Megan Niederwerder, Kansas State University assistant professor of diagnostic medicine and pathobiology, is involved in a new study that examines the ability of African swine fever virus to spread through imported feed and feed ingredients. The study will help researchers and pork producers prevent the spread of the highly contagious and costly animal disease.
If African swine fever virus reaches the U.S., it could cause more than $16.5 billion in economic losses to swine and other industries. It would devastate trade and international markets, researchers say.
Megan Niederwerder, Kansas State University assistant professor of diagnostic medicine and pathobiology in the College of Veterinary Medicine, wants to prevent that.
Her latest research has found that African swine fever could survive in a simulated feed shipment across the ocean, which suggests that feed may be a potential way that pathogens such as African swine fever virus spread.
The research appears in the journal PLOS ONE in the collaborative publication, “Survival of viral pathogens in animal feed ingredients under transboundary shipping models.” It is the first publication demonstrating the survival of African swine fever virus in feed ingredients.
“The ultimate goal of our research is to understand what mitigation tools may be utilized to reduce the risk of African swine fever virus being introduced, whether in the country of origin or once feed arrives in the U.S.,” Niederwerder said.
Since 2007, African swine fever virus, or ASFV, has spread throughout Eastern Europe and Russia but is not present in the U.S. There is no vaccine or cure for the disease, which causes hemorrhagic fever and high mortality in pigs. It does not infect humans.
Niederwerder is collaborating with Kansas State University’s Biosecurity Research Institute to continue studying the risk of African swine fever virus in feed and feed ingredients. She is studying the whole swine feed transport cycle — from the shipment of feed as it is imported to the U.S. to when swine consume their feed on the farm.
“This research is extremely important to the swine industry, not only in Kansas and the U.S. but also around the world,” Niederwerder said. “There are many countries, including the U.S., that are currently free of ASFV and it is critical to understand how we prevent this virus from being introduced. Through this research, we seek to understand and further define the risk of ASFV transmission when consumed in feed, a recently identified risk factor for the introduction of swine pathogens.”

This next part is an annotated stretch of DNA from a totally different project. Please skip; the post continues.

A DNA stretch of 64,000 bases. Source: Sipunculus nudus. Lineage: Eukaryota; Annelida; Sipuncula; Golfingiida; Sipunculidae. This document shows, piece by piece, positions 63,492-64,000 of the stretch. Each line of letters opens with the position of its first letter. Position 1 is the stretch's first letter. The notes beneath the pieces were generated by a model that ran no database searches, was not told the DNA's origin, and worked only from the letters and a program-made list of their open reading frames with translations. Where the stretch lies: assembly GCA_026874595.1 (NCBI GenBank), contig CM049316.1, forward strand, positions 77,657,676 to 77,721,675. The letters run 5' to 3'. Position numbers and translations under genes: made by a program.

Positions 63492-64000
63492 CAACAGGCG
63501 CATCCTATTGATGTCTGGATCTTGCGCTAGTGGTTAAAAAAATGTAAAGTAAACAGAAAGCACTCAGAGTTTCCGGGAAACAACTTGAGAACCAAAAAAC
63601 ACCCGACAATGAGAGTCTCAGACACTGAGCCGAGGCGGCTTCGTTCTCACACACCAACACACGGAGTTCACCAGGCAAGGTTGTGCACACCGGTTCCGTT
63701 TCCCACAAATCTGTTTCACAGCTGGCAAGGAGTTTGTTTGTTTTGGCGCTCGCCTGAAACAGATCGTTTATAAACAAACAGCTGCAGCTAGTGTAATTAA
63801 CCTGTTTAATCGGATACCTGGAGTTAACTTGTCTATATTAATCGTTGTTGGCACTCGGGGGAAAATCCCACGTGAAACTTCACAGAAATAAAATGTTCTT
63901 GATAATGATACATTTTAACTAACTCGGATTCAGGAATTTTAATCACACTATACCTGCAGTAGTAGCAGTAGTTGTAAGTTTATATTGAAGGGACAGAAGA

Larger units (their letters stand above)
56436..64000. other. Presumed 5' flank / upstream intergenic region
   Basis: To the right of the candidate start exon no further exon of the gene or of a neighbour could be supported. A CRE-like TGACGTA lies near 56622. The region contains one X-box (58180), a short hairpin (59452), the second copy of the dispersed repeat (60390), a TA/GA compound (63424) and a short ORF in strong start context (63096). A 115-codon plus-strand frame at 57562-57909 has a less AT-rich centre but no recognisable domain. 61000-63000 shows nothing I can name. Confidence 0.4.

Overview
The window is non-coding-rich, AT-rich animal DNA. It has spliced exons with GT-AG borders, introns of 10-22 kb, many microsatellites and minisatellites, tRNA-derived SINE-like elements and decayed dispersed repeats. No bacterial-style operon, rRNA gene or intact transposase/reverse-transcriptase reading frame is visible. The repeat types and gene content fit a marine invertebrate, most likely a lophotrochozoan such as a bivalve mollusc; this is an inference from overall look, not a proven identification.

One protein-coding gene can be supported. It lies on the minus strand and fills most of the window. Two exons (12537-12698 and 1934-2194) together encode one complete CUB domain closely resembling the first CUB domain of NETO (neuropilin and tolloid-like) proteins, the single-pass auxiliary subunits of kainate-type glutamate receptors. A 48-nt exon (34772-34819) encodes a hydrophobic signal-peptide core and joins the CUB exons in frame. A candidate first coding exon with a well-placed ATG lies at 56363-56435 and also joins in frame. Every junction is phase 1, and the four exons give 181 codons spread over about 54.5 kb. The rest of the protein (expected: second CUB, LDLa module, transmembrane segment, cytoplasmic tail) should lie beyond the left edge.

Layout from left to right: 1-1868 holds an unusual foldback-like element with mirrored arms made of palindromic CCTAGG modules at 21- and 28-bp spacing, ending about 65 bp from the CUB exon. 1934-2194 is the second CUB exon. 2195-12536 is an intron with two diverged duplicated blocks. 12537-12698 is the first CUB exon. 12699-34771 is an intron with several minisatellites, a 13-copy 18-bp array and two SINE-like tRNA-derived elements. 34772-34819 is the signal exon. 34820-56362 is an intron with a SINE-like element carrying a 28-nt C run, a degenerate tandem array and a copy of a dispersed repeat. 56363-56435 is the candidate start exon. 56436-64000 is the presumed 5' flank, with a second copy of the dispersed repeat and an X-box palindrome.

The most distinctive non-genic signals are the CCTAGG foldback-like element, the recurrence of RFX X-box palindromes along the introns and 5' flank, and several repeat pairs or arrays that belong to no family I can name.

African swine fever is one of the diseases slated to be researched at the National Bio and Agro-defense Facility or NBAF, which is under construction adjacent to Kansas State University’s Manhattan campus. Niederwerder’s work at the Biosecurity Research Institute will provide the foundational knowledge that can then transition into further studies at the NBAF once it is fully functional.
Niederwerder’s research is organized into three parts:
1. Understanding if the virus survives in feed ingredients using a transboundary model that simulates the shipment of feed from other countries into the U.S.
2. Determining the oral dose of African swine fever virus necessary in feed to cause infection.
3. Identifying mitigants that reduce or eliminate the risk of African swine fever virus transmission in feed ingredients, including any additives that may inactivate the virus in swine feed.
Niederwerder and her team are performing the research in a biosafety level-3 laboratory at the Biosecurity Research Institute. They have been studying 5-gram amounts of complete feed and feed ingredients, some of which include soybean meal, lysine, dried distillers grains, choline and vitamin D.
Researchers place the ingredients in 50-milliliter tubes in an environmental chamber and use meteorological data to program the chamber’s temperature and humidity, which mimics a cargo ship’s journey from Eastern Europe to North America. For example, the trans-Atlantic model that simulates travel from Eastern Europe takes 30 days.
The researchers then study if the virus is still present at a dose infectious to pigs after the simulated shipment and if there are any additives that may stop the virus from spreading through feed.
“Our aim is to understand if we can mitigate this risk and protect the U.S. swine industry from the introduction of African swine fever as well as other foreign animal diseases,” Niederwerder said.
To support this research, she has been awarded more than $700,000 from the State of Kansas National Bio and Agro-defense Facility Fund, the National Pork Board and the Swine Health Information Center. Niederwerder recently presented this research at the North American PRRS symposium, the American Association of Swine Veterinarians annual meeting, and the Midwest Animal Science meeting.
Other Kansas State University collaborators on this work include Raymond “Bob” Rowland, professor of diagnostic medicine and pathobiology; Cassie Jones, associate professor of animal sciences and industry; Steve Dritz, professor of diagnostic medicine and pathobiology; Trevor Hefley, assistant professor of statistics; Jason Woodworth, research associate professor of animal sciences and industry; and Mike Tokach, university distinguished professor of animal sciences and industry. Other collaborators include Scott Dee of Pipestone Veterinary Services and Diego Diel of South Dakota State University.